July212014
12PM

oweeeeendennis:

I imagine all of my activity graphs as slightly annoyed cats. Tumblrcats, if you will.

July202014
contramonster:

Here and here!

AAH this is one of my favorite Tumblr artists and I didn’t know they’d started a webcomic it’s great go read it!

contramonster:

Here and here!

AAH this is one of my favorite Tumblr artists and I didn’t know they’d started a webcomic it’s great go read it!

7PM
thefrogman:

Cassandra Thomas [website | tumblr | webcomic]

Oh, wow, thanks for the feature! :)

thefrogman:

Cassandra Thomas [website | tumblr | webcomic]

Oh, wow, thanks for the feature! :)

12PM

maxkirin:

Hello there, dear writerly friends!

Over the last year I’ve gotten hundreds (if not thousands :0) of writers sending me their story-ideas and asking me if they’re ‘good.’ Now, instead of continuously copy-pasting the same response, or worse ignoring them, I decided to format my thoughts into a nice-and-simple test c;

Now, since I have a feeling some of you still have questions, let me post here my answers to the responses I’ve gotten from this test:

Is this seriously the test?

Yes. Just 3 questions. Not more. Not less.

You’re saying that if I find the story-idea ‘fun’ to write, then I’m good to go?

Yes.

Even though you know nothing about my story-idea?

Nope. I don’t care what your story is actually about. All I care about is that you have fun. Seriously. If you have fun writing it, the reader will be able to tell. It’s easier to be passionate about something you enjoy. On the flip-side, have you ever read anything that was written by someone who clearly was not having ANY fun? Ask your English teacher if they can tell when someone actually enjoyed writing an essay. You may be able to half-ass a cake and make something edible, but you can’t half-ass a book and expect people to like it.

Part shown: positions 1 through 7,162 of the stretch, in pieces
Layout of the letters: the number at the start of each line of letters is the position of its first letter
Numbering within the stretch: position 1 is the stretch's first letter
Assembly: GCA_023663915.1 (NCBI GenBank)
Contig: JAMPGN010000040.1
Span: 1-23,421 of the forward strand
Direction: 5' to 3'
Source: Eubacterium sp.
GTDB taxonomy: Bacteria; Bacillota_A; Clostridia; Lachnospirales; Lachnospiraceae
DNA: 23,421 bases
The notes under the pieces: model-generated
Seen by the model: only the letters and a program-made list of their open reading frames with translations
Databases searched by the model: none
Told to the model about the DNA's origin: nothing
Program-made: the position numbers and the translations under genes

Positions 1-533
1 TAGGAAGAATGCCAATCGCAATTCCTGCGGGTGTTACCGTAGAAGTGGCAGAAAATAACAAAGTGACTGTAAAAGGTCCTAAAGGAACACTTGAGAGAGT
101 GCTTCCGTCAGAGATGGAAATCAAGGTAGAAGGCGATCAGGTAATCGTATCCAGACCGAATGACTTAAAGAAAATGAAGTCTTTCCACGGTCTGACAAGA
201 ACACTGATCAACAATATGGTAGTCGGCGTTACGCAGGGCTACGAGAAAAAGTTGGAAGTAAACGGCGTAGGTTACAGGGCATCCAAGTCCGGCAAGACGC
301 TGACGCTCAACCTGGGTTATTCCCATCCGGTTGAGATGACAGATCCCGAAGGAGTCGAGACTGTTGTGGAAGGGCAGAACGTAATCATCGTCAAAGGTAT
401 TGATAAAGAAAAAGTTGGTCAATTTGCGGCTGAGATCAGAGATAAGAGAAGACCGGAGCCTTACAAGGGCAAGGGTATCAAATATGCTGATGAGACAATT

Even though I think this story idea is similar to that of another book?

Jorge Luis Borges said that there are only 4 types of stories: a love story between two people, a love story between three people, the struggle for power, and the journey. The truth is that, really, the idea for the story does not matter. It’s not what you say, but how you it say that matters. And, I don’t know about you, but I think it’s easier to get your voice across when you’re actually enjoying the process of writing c;

How do I make my story-idea more ‘fun’?

Be honest with yourself. Write about what excites you. You don’t have to write about anything you don’t care about, or meet some sort of imaginary guidelines. Writing is art. Write about anything you want. Additionally, you may want to checkout my (Strange) Guide to Planning Your Novel, it’s built on this entire philosophy.

I hope this helps! I have gotten this question so many times, I thought it would be best to just put my answer out there for all of you  c;

If you want more writerly content, such as writer positivity and prompts, make sure to follow my blog: maxkirin.tumblr.com!

(via characterandwritinghelp)

11AM

Ahah I love when professional artists do Q&As because a lot of the questions come from really talented aspiring artists and it’s a good way to find cool art blogs

11AM

ashbykent said: I'm actually a rather new follower, but I've wished I followed you sooner! I love your art! How do you go about composing shots? Do you mostly work with a horizon line and perspective, characters drawn first then the BG or large silhouettes to shape the composition? I'm excited to see more of your art!!